Cabot House Adams House During Winter Session, race relations freshman Yard proctors Gregory Rudolph “Whether speaking for militants and The Adams House lower common and Sheehan Scarborough collaborated soldiers squaring off on the front lines, or room was standing room only for a with Harvard Foundation staff and other for civilians caught in between, he shoulders discussion with Professor Henry Louis Harvard College tutors to hold a discussion a camera and a responsibility to transmit Gates, attracting members across the about how comedy and identity intersect stories. By documenting conflicts the world at Harvard and within our greater global over, (Karim) Ben Khelifa transmits messages Harvard community on April 22. Adams House race relation tutor society. This program was designed to in the hopes of starting a conversation, one bring together an intimate group of that could lead to lasting resolutions.” – Charrise Barron and Harvard Foundation visiting administrative fellow Jon administrators, tutors/proctors, and students to discuss the implications of comedy in the Khelifa shared dinner with students and Moorehead, who co-moderated the context of race relations and intercultural discussed his work documenting conflict discussion, began the evening with a series understanding. in the Middle East, perceptions of the of questions. Gates’ responses guided the The proctors worked together to “outsider” and “insider” in his work as a discussion through his current projects collect a series of comedic and research studies, clips, ranging from stand the impending Fisher v. -up material to television University of Texas ruling shows, featuring comedians and its implications on and actors discussing affirmative action, as well as controversial subjects such his work with genealogical as use of the “N” word, studies and tracing the derogatory comments The Harvard Foundation oversees the Race Relations Advisor family lineage of many directed toward BGLTQ Program in the Harvard Houses and Yard and aims to promote American celebrities. community members, the positive and amicable relations among Harvard College students. acceptability of “outsiders” Gates believes that Harvard Yard proctors and Harvard House tutors are selected to making jokes about cultural be trained to serve as race relations advisers for first-year students affirmative action still has a groups other than their own, in the Harvard Yard and student residents of the Harvard Houses, place in American society, and whether comedians’ regarding respectively. Their collective responsibilities include facilitating particularly freedom of expression discussions, coordinating House programs on race relations, and college admissions, and trumps any responsibility to offering guidance following incidents of racial and ethnic conflict that his own achievements their viewers. and distress. We are pleased with the effect and outcomes of our would have been impeded Approximately 35 people programs throughout the College, and the cooperation of the without the aid of the were in attendance to proctors and tutors who serve as race relations advisers. Included policy. analyze, discuss, and unpack are a few examples of some of the race relations advisers’ initiatives. After the opening the subject matter from questions, the program comedians such as Chris Rock, Louis C.K., Key and Peele, Jerry photographer, and reflections on the social was opened up to the audience to ask Seinfeld, and Wanda Sykes. The comedic and political underpinnings of the current questions. Popular themes that arose included his research on race and identity clips were shown in Ticknor Lounge and state of the Middle East. those in attendance enjoyed pizza and His photographs have appeared in in the Caribbean and Latin American other refreshments. Attendees included Newsweek, The New York Times, The countries, media representation and representatives from the Foundation, Washington Post, The Wall Street Journal, scrutiny of African-American athletes, Harvard College Women’s Center, Harvard Vanity Fair, Time, Le Monde, and Stern, his impressions of President Obama, and College Stand-Up Comic Society, and the among other publications. other political topics of interest. Office of BGLTQ Student Life. Khelifa recently cofounded, At the end of the program the The evening ended after a lengthy an online platform where photojournalists moderators presented Gates with a gift discussion period in which students, can submit projects for crowdfunding. proctors, and tutors expressed their views offers a unique bond between to express appreciation for engaging in on the role of race and identity in comedy, photojournalists and their audience, and in dialogue with students and to recognize both positive and negative. The Harvard the process aims to create a new financial his outstanding work in race relations. HF Staff community would benefit from more model for photojournalism. He is currently introspection of this topic as it is complex a Nieman Fellow at Harvard. and changing. HF Staff Dustin Saldarriaga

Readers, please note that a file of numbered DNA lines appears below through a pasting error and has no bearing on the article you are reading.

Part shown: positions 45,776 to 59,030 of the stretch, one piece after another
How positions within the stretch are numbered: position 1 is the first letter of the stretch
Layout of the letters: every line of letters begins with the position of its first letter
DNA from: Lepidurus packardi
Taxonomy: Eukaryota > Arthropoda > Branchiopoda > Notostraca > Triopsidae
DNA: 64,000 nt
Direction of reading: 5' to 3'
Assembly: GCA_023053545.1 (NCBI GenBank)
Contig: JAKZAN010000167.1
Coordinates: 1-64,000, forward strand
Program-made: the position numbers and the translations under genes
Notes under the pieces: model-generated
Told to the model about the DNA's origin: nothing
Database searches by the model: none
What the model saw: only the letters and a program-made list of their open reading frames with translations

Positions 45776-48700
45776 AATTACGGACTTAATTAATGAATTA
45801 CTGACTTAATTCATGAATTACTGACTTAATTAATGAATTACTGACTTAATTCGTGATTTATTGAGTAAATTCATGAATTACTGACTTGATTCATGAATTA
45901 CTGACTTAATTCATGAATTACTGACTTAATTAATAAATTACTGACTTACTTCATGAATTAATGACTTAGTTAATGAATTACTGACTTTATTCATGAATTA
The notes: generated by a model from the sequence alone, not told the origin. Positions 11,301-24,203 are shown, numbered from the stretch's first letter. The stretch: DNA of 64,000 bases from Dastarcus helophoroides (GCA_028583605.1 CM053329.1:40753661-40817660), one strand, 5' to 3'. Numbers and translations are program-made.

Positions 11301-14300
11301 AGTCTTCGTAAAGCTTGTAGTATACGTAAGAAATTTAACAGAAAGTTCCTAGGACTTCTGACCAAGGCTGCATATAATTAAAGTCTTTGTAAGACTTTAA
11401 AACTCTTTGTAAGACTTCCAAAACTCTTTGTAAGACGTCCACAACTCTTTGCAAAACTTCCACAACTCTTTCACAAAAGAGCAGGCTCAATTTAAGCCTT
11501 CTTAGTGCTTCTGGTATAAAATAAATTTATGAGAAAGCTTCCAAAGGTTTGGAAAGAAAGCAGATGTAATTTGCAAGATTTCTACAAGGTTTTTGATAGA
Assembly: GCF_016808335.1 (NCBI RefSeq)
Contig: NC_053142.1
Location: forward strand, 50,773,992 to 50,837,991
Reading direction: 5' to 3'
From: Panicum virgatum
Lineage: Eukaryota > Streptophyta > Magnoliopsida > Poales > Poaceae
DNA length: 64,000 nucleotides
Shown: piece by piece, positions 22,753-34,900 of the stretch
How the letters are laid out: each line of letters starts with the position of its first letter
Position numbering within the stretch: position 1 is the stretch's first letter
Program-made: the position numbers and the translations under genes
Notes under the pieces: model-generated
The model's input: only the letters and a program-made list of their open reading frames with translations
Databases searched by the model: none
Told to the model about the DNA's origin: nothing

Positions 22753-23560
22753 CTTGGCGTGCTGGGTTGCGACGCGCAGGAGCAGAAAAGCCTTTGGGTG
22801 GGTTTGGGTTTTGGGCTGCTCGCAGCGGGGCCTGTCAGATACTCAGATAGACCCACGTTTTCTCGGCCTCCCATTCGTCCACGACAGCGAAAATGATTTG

FAC/SAC Meeting Updates